As the late Armenian luminary Hrant Dink used to point out, as a Turk I was simply incapable of coming to terms with anything like genocide. I could not bring myself to say, “Yes, we Turks slaughtered the Armenians.” Dink argued that the urge toward denial was in fact a natural human reaction. While on other political issues my thinking matured into libertarian and democratic outlooks, on the Armenian question I remained conditioned to insist that “It was mutual,” that “Apologies should be extended on both sides,” that “It was a time of war and there was no massacre, but mutual killings.”
Although I never read a study affirming the genocide, I gradually began to sense that something was wrong with the pro-Turkish arguments. The Turkish literature on the subject varied from “Nothing happened” to “The killings were mutual” and ultimately to “Yes, it did happen, but it was necessary.” At this point, I had a change of heart. As a Turk, I might have felt the urge to delude myself, but to endorse an argument that was more or less saying, “Yes, we did it, and we were right to do so” seemed to me cruel and simply immoral.
The American scholar Justin McCarthy, whose work I read extensively at the time, was a leading foreign supporter of the Turkish version. He had the strong backing of the Turkish state and often visited Turkey at Ankara’s invitation to make speeches here and there.
McCarthy did not deny the huge number of atrocities that resulted from deportations, but concluded that if the deportations had not taken place, the Turks would have lost eastern Anatolia. Therefore, their actions were justified. This argument offered easy vindication for Turks, most of whom might have been relieved to think it was the right thing to do, after all.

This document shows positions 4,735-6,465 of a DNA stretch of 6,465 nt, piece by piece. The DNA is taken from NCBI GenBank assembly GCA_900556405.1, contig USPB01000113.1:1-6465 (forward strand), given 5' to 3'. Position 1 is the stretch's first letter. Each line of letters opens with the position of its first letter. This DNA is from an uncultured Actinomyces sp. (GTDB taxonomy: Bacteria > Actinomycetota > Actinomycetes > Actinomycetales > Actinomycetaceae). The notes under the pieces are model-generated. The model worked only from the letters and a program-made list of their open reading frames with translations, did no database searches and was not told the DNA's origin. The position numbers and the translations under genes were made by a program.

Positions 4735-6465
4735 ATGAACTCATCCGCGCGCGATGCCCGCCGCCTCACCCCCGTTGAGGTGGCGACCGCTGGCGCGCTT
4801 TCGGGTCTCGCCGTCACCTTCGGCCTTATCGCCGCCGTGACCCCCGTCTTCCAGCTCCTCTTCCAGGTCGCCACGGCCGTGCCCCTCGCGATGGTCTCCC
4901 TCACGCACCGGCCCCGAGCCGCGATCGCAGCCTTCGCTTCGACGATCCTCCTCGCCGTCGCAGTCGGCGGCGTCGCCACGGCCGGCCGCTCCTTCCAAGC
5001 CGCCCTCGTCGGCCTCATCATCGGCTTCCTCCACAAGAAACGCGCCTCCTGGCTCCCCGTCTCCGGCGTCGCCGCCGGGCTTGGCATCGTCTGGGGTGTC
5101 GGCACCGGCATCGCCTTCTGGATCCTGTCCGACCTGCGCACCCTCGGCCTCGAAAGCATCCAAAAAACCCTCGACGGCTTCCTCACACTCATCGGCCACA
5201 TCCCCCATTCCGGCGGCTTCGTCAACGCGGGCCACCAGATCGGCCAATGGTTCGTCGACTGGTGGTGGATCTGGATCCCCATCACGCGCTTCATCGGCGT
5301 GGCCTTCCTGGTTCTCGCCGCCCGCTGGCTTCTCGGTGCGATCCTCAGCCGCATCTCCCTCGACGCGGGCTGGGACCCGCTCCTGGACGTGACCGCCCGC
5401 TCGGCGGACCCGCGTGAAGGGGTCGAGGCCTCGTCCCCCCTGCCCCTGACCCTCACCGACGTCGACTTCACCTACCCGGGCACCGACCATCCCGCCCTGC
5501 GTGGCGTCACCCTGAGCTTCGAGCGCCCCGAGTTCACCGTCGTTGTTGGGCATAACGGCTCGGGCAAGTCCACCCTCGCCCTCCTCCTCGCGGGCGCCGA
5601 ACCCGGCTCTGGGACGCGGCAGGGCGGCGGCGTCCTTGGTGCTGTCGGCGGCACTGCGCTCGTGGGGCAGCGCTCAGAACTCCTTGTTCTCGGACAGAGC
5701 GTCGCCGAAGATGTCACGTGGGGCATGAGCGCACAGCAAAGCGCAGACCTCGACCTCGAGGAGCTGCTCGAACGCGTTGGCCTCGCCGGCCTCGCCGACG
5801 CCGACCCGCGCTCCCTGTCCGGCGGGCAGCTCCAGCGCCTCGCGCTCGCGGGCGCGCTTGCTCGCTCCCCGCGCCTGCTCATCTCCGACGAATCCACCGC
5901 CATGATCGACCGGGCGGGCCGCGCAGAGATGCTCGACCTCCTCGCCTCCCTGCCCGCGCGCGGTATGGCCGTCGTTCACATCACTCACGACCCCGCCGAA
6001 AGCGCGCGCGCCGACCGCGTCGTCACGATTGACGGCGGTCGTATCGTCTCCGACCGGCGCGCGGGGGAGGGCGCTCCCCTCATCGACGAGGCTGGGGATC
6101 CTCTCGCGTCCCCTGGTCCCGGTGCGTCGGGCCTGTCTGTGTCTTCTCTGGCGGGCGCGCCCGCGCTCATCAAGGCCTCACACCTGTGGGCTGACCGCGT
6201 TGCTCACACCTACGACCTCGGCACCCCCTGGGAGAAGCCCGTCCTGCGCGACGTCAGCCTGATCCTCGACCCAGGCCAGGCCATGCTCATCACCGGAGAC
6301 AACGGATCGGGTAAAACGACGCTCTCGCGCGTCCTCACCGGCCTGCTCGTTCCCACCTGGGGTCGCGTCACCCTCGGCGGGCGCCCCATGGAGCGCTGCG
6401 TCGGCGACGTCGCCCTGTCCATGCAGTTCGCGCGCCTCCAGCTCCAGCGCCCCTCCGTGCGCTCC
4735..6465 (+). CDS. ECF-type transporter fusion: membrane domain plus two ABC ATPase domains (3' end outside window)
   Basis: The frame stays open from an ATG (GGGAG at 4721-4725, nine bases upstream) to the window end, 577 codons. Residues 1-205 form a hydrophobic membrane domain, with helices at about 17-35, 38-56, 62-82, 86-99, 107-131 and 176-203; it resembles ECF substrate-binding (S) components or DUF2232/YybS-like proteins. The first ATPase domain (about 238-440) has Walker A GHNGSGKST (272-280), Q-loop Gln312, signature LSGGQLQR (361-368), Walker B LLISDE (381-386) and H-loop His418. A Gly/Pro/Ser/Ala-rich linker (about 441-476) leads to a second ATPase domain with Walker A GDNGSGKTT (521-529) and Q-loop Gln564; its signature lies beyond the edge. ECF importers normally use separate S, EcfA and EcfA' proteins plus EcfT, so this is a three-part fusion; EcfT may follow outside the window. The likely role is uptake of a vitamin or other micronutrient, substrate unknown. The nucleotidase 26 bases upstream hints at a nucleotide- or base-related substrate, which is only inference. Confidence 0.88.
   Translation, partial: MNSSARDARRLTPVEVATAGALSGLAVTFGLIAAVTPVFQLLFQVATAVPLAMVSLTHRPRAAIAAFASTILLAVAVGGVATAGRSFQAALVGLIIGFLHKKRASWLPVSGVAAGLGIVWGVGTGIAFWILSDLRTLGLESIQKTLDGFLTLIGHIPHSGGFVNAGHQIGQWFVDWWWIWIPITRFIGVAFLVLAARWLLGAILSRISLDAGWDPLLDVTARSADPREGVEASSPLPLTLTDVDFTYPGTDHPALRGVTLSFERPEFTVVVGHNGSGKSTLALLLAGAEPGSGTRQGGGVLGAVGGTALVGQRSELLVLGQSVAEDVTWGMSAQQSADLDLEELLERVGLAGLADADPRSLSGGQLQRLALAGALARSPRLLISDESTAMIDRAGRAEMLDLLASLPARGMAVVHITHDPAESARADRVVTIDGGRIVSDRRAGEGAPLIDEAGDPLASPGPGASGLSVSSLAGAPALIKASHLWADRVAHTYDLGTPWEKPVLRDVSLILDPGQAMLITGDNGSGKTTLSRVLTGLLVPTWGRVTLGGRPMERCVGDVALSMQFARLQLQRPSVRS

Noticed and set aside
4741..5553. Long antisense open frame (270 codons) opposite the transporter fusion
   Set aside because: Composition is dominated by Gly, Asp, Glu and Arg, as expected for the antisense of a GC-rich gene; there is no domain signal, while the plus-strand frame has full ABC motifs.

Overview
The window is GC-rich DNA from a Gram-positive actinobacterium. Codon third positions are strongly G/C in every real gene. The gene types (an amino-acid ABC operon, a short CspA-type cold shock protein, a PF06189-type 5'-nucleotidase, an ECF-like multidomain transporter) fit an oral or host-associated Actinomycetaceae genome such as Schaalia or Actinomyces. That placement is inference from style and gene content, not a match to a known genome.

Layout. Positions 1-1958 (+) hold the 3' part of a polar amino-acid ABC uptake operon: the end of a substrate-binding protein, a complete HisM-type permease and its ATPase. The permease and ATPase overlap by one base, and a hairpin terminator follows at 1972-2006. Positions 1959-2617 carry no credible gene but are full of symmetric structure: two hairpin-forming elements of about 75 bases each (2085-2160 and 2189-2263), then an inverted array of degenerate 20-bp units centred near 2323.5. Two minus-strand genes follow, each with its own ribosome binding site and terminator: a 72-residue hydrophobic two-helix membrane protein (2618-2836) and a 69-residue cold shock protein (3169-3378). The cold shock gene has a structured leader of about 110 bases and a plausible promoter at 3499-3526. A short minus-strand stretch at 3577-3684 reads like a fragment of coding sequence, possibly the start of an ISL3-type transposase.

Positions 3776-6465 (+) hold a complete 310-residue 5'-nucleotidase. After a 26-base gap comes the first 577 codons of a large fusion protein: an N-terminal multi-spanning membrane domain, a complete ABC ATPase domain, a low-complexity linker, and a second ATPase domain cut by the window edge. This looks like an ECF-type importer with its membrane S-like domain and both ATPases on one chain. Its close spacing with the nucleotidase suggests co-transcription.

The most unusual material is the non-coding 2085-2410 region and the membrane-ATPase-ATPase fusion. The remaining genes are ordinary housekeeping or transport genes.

As Dink also said, denying what happened or not believing in it was, in a sense, a noble reaction. Most Turks probably harbor this sentiment today. Yet, a large number of people tend to embrace the theory that the Turks were in the right. This is terrible and truly shameful, because it points to a cruel and immoral mindset that legitimizes murder and mass killings.
In my case, even the pro-Turkish writings I read to delude myself and relieve my conscience led me to eventually conclude that what happened was a crime against humanity. Yet, at the same time, I came to realize that labeling an entire nation as the butcher of another is no less intellectual nonsense than the perspective of seeing an enemy in each and every member of another nation. This holds true not only in the Turkish-Armenian context, but also in the German-Jewish and Serbian-Bosnian cases.
The real murderer is the mindset, not a nation, that justifies the extermination of ethnic or religious groups from an allegedly lofty purpose. It is such a revolting, results-oriented mindset that has made possible all massacres and genocides, deeming all means legitimate in achieving a purported sacred end. In regard to the events of 1915, this morality- and conscience-deprived mindset emerged in the avatar of the Young Turks ideology, embodied in Talaat, a man who saw people as mere objects in his population-engineering designs.
So, that’s my personal story. I no longer deceive myself. What happened in these lands in 1915 was a great tragedy, a genocide against Armenians, a crime against humanity. Every “but …” argument about this crime makes me nauseous.